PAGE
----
Answer: If a private website -- such as a newspaper or online database -- has published information about your criminal history, others may be able to find it even after your record is officially expunged or sealed. For this reason, it is important to conduct an online search for your name after your record is expunged, and to correct the information if possible.
You may contact the private website to request that it remove the out-of-date information about your criminal history. Be prepared to provide a copy of the court order showing that your record has been officially expunged or sealed. Also be forewarned that this procedure may take some time, and may not always lead to the results you want. For example, if an online news service posted a story about your arrest at the time it happened, it is under no legal obligation to remove that story later, even if no charges were brought against you or you were acquitted in court. Whether or not a news service will unpublish such an article depends on its policies and, sometimes, the moods of the individuals involved on the day that you ask. If you can document your expungement and you are persistent but polite, you may succeed in having old news stories removed.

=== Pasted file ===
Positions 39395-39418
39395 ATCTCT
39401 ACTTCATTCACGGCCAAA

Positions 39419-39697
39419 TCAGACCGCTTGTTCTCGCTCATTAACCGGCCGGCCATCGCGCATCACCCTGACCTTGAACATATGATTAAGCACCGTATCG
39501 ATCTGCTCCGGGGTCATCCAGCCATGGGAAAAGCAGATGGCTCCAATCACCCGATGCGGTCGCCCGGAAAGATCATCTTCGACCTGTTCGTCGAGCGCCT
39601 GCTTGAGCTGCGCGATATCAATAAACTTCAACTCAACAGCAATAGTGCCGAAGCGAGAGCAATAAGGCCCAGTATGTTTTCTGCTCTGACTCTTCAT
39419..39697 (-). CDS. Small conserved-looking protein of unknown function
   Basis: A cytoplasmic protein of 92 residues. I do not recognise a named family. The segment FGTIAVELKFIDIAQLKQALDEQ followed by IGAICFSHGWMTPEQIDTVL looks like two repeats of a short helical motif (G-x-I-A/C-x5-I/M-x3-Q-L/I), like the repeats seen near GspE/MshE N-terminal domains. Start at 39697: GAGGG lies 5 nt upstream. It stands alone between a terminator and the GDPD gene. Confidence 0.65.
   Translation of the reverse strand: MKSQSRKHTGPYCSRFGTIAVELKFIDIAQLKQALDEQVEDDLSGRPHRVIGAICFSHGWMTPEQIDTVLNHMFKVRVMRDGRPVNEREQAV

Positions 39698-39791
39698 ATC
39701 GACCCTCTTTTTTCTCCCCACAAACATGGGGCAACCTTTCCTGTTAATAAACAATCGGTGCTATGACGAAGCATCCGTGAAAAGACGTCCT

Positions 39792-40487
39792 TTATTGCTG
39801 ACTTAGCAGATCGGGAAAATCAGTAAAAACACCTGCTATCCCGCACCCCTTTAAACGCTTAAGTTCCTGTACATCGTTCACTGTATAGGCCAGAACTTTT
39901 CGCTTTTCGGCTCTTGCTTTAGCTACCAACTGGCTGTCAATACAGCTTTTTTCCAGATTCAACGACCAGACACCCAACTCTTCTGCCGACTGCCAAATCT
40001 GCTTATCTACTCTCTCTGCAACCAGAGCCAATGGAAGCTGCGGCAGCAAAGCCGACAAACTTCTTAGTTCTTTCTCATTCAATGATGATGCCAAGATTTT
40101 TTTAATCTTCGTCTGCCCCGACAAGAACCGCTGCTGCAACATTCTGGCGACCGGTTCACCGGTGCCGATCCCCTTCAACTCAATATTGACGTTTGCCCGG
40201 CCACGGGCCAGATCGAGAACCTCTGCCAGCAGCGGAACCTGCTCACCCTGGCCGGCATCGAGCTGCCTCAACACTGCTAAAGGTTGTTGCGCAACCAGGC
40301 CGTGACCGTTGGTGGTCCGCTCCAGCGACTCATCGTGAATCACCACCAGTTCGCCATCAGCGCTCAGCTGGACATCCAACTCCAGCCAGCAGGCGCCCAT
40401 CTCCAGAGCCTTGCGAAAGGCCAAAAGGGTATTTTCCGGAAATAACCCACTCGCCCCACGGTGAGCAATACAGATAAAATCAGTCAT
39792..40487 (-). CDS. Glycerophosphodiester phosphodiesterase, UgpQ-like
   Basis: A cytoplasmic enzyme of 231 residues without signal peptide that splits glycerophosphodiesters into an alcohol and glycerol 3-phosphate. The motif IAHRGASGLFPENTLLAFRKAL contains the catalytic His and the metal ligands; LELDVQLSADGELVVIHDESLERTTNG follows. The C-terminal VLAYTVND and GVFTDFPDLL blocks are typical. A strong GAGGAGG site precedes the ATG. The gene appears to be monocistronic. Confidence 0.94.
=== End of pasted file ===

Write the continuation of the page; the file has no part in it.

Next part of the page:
Also, some government agencies may simply fall behind when it comes to removing criminal records from their databases. If your record continues to show up in a government database that should have removed it, contact the agency to learn when you can expect it to be removed. To expedite the process, you may need the help of an experienced criminal defense attorney.
Keep in mind that, after your record is expunged or sealed, you don’t have to disclose it when you apply for a job or housing, except in very limited circumstances described by state law. In other words, if a potential employer asks you whether you have a record, you can usually say “No,” as long as your record was officially erased or sealed. If the employer or landlord has stumbled across the stray information about your arrest or conviction, be prepared to prove that it was expunged and briefly explain the situation. Familiarize yourself with state laws that govern how others can use information about your criminal history -- including what employers are allowed to ask you about -- and assert your legal rights if necessary.